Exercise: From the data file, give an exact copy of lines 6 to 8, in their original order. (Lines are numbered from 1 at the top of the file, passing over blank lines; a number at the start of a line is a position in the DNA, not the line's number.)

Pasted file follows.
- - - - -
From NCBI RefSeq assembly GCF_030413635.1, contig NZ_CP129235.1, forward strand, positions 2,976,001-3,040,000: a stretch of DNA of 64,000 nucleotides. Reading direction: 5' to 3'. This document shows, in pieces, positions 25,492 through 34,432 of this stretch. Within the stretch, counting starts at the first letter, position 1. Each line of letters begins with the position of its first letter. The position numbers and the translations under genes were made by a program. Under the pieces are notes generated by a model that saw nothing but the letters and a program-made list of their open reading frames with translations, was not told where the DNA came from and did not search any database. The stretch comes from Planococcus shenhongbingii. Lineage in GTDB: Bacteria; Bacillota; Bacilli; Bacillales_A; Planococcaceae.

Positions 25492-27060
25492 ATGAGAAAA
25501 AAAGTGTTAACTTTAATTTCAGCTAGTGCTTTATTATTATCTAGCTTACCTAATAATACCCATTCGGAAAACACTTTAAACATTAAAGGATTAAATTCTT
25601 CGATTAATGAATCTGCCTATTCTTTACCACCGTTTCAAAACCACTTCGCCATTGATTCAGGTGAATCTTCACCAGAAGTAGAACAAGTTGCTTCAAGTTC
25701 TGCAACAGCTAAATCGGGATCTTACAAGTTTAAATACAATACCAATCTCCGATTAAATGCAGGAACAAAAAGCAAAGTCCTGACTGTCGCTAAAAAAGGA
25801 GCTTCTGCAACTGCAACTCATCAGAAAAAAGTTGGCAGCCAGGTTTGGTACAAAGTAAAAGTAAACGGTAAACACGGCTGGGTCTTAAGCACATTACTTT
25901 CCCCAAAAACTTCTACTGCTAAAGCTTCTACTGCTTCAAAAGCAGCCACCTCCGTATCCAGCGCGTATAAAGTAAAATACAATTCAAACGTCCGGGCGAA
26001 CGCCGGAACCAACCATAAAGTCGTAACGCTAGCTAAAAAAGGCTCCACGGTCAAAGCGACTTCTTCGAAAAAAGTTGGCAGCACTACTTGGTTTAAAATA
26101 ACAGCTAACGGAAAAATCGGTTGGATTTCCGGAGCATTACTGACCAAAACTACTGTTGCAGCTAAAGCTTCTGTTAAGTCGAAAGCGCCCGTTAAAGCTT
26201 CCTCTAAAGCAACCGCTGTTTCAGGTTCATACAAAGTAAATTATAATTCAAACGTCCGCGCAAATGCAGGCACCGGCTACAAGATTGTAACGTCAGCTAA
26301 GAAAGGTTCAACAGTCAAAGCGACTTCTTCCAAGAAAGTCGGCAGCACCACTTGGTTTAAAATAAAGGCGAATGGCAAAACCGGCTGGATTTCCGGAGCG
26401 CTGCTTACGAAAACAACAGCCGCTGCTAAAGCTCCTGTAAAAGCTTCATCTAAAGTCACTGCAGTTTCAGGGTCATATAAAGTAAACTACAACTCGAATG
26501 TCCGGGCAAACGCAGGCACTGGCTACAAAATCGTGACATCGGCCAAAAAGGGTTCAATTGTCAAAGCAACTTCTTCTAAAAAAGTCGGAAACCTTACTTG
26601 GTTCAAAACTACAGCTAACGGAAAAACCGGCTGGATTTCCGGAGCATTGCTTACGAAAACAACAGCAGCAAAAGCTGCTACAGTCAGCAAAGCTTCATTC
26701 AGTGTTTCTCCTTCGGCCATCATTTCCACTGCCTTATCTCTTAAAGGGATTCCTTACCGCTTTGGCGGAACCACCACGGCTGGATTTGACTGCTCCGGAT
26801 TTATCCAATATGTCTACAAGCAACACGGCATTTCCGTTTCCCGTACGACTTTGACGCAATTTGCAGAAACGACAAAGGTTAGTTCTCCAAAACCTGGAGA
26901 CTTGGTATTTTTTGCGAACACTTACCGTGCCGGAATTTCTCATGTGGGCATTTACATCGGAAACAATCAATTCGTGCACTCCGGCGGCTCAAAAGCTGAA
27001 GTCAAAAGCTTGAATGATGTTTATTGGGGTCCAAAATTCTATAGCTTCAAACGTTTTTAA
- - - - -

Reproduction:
25701 TGCAACAGCTAAATCGGGATCTTACAAGTTTAAATACAATACCAATCTCCGATTAAATGCAGGAACAAAAAGCAAAGTCCTGACTGTCGCTAAAAAAGGA
25801 GCTTCTGCAACTGCAACTCATCAGAAAAAAGTTGGCAGCCAGGTTTGGTACAAAGTAAAAGTAAACGGTAAACACGGCTGGGTCTTAAGCACATTACTTT
25901 CCCCAAAAACTTCTACTGCTAAAGCTTCTACTGCTTCAAAAGCAGCCACCTCCGTATCCAGCGCGTATAAAGTAAAATACAATTCAAACGTCCGGGCGAA